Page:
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A CSR classification of tree life history strategies and implications for ice storm damage

Authors


C. L. Wonkka, Dept of Ecosystem Science and Management, Texas A&M Univ., 2138 TAMU, College Station, TX 77843-2138, USA. E-mail: cwonkka@tamu.edu

Abstract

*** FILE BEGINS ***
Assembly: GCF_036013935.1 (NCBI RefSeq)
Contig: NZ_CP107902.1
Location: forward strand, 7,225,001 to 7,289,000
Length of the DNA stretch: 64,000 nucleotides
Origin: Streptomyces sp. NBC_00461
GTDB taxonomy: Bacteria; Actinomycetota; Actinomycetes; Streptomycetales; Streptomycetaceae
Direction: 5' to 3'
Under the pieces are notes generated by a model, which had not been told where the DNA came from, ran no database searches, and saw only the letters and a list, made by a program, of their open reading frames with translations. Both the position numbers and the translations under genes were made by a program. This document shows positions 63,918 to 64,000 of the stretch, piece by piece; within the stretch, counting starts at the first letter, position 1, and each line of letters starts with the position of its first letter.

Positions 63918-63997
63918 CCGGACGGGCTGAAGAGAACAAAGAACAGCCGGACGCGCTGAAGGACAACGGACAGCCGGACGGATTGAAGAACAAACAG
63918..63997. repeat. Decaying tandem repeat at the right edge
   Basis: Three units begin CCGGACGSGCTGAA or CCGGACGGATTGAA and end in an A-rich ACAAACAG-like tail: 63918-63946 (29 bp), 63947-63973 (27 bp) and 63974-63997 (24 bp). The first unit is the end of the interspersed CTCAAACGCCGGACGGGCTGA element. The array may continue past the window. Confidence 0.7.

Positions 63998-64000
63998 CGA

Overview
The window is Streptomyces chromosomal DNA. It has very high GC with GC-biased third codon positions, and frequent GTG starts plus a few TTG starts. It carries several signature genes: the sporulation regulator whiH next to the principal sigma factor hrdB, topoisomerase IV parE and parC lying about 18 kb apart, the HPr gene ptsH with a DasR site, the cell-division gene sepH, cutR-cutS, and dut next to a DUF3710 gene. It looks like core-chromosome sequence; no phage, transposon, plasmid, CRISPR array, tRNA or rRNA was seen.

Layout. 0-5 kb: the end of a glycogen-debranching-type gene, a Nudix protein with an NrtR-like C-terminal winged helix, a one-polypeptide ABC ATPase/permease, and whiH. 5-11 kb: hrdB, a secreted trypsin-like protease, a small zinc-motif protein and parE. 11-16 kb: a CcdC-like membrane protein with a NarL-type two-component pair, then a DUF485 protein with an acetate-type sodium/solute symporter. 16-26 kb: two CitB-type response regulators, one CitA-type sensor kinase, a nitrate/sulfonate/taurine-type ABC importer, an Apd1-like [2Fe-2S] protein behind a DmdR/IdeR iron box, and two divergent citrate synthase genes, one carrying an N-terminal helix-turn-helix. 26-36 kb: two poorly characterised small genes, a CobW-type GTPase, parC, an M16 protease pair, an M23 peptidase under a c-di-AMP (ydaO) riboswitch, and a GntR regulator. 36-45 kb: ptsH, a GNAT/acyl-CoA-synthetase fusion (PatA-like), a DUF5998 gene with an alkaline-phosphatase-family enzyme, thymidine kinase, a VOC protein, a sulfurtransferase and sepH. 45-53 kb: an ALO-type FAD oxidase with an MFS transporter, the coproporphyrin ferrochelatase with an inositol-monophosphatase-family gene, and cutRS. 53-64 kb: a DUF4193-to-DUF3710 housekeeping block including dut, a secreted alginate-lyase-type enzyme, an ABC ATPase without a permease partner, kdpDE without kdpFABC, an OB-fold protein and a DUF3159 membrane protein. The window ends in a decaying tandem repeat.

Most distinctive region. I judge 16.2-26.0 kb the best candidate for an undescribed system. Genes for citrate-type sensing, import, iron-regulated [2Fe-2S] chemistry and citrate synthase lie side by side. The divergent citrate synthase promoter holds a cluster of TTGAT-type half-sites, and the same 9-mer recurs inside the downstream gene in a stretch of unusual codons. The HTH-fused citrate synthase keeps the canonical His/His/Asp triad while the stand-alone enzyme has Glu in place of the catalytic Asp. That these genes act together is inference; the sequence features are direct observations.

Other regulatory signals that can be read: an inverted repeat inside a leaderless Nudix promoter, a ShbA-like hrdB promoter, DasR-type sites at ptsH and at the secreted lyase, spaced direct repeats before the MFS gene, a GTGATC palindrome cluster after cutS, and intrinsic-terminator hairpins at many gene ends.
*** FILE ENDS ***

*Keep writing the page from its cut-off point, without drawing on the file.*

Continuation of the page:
Differences in life history strategy influence the ecological roles of plant species, including their susceptibility to disturbance events. According to Grime's CSR model, plants exhibit three primary strategies, which reflect tradeoffs between stress and disturbance. Here we classify eastern North American tree species into life history strategies on the basis of the CSR model. Then, using data on ice storm damage to trees, we investigate how the level of damage varied among the different CSR categories. We used tree damage data for almost 2000 individual trees representing 30 species collected during two ice storms in the Appalachian Mountains. We augmented the study with ice damage data gleaned from nine published ice-storm studies containing over 30 000 individuals representing 22 species. The trees we identified as stress-tolerators (S) consistently sustained less damage than the other species. This finding matches the stress-tolerant strategy: damage-resistance is imperative for the persistence of trees that exhibit slow growth, low reproductive capacity and long lifespan. Our analyses also suggest that competitors (C) suffer widespread damage, particularly branch breakage, but experience low mortality. This pattern likely reflects features of the competitive strategy, such as wood strength and canopy form, which preclude resistance to damage but facilitate rapid recovery. The ice damage datasets did not contain trees that we classified as ruderals (R). Competitive ruderals (C-R) and stress-tolerant ruderals (S-R), however, sustained heavy damage and high mortality, consistent with low investment in tree defense and a prioritization of reproduction. Our analyses suggest the usefulness of the CSR model for interpreting forest dynamics and understanding the implications of tree life-history strategies for forest disturbance responses.

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